San Francisco – Top Pass Defense in the N.F.L.

Last season, the 49ers’ reputation for having an elite defense was built on their superb run defense, which ranked first in rushing yards allowed, rushing yards per carry allowed and rushing touchdowns allowed. But the 49ers were not dominant against the pass, ranking ninth in net yards per pass attempt allowed. This season, the San Francisco defense is without weakness.

The 49ers (8-2-1) actually lead the N.F.L. in net yards per pass attempt allowed. In the process, the 49ers lead the N.F.L. in points allowed, and their defense ranks in the top three in both first downs allowed and Pro-Football-Reference’s Expected Points Added statistic. The run defense remains stout, ranking in the top four in yards, yards per carry and touchdowns allowed, but the improvement in the pass defense makes this an even better defense than the 2011 version. As long as San Francisco continues to shut down opposing passers, it won’t matter very much whether Coach Jim Harbaugh picks Alex Smith or Colin Kaepernick at quarterback.

Chicago – 11th in Points Scored Without an Offense

As a technical matter, the Bears (8-3) rank 11th in points scored. Just don’t let anyone tell you that in the context of a story about how Chicago’s offense is underrated. The Bears have scored eight non-offensive touchdowns this season — seven on interception returns, one on a blocked punt — and their great defense and special teams consistently set up the offense for success even when those units aren’t scoring touchdowns. Chicago is in the bottom five in Net Yards per Attempt, Adjusted Net Yards per Attempt, total yards and sacks allowed. The Bears’ running game benefits from a high number of carries, but ranks below average in both yards per carry and PFR’s Expected Points Added statistic.

The defense is excellent, but a poor offensive line and mediocre wide receiver talent behind Brandon Marshall leave the Bears with one of the worst offenses in the N.F.L. — regardless of how many points they’ve scored. Advanced NFL Stats ranks the Bears’ offense as the second worst in the league.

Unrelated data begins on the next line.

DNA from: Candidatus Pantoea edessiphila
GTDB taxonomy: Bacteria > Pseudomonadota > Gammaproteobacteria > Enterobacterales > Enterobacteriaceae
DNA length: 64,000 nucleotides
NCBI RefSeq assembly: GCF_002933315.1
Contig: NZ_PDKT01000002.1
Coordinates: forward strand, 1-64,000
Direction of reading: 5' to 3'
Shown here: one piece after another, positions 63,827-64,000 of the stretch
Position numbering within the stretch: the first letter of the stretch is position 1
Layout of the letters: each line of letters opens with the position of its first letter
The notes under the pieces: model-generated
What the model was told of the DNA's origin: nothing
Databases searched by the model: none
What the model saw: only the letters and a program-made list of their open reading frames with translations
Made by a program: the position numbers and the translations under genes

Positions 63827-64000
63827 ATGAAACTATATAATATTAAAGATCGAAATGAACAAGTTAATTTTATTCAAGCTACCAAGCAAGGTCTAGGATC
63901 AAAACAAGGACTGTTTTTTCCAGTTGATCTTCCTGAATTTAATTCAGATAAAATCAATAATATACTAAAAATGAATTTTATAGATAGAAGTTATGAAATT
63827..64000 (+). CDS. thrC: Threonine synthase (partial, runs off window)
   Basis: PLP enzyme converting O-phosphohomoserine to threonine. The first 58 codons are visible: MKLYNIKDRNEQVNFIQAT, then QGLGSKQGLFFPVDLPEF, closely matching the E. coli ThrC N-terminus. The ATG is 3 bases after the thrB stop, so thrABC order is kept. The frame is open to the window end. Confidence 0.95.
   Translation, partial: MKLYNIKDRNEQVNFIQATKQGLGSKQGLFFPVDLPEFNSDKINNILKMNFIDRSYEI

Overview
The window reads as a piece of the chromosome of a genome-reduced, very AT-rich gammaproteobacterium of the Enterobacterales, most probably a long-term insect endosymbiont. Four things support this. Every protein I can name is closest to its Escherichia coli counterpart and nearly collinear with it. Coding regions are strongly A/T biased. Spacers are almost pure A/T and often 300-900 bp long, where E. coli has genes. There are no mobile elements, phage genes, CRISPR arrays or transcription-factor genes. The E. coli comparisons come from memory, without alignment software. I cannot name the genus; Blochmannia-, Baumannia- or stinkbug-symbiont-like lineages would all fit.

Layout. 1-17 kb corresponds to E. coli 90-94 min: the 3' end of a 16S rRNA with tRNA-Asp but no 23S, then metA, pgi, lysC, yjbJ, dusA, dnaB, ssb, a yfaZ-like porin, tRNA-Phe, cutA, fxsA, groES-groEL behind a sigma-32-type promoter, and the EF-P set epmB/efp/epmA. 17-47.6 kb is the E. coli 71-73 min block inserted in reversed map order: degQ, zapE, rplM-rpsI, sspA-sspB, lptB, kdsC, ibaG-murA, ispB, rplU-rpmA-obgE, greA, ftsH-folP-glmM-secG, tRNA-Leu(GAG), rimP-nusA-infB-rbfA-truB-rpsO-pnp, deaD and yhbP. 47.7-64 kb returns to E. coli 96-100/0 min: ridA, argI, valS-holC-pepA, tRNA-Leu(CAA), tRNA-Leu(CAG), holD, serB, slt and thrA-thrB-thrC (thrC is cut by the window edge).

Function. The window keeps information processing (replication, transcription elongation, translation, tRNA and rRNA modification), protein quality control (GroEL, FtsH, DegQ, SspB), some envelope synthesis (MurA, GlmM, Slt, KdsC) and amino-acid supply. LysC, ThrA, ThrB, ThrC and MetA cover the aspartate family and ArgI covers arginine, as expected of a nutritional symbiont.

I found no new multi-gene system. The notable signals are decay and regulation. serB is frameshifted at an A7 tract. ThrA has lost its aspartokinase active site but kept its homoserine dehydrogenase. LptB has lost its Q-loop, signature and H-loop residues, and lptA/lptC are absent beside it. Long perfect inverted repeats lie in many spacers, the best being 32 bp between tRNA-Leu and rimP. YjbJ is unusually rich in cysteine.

You can read the full article here.

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NYT Fifth Down: Post-week 10

This week at the New York Times I looked at several interesting statistical developments in both the 2012 season and in week 10.

Even in today’s pass-happy N.F.L., it pays to have one of the best running backs. In one of the bigger surprises of the season, the best of the best is Minnesota’s Adrian Peterson.

He’s a four-time Pro Bowler and a two-time first-team All-Pro selection, but few expected a big year out of Peterson. That’s because last year, on Christmas Eve, Peterson tore the anterior cruciate ligament and medial collateral ligament in his left knee against the Redskins. Such a brutal injury often permanently robs a player of his elite ability; the rule of thumb tells us that it’s not until the second full season after the injury that the player regains his old form, if he ever does.

An injury so late in the 2011 season had most people figuring his 2012 season would be a lost year. Instead, Peterson leads the league in rushing with 1,128 yards and is on pace for a remarkable 1,804. Peterson is the first player since 2009 to rush for 1,100 yards in his team’s first 10 games, and he’s showing no signs of slowing. He has rushed for 629 yards in his last four games, including an impressive 171 rushing yards in a victory over the Lions on Sunday.

Peterson is also averaging 5.75 yards per rush the season, the most among players with at least 100 carries. He joins Jim Brown, Walter Payton, Barry Sanders and Chris Johnson as players with 1,100 or more rushing yards and such a high yards-per-carry average after his team’s first ten games.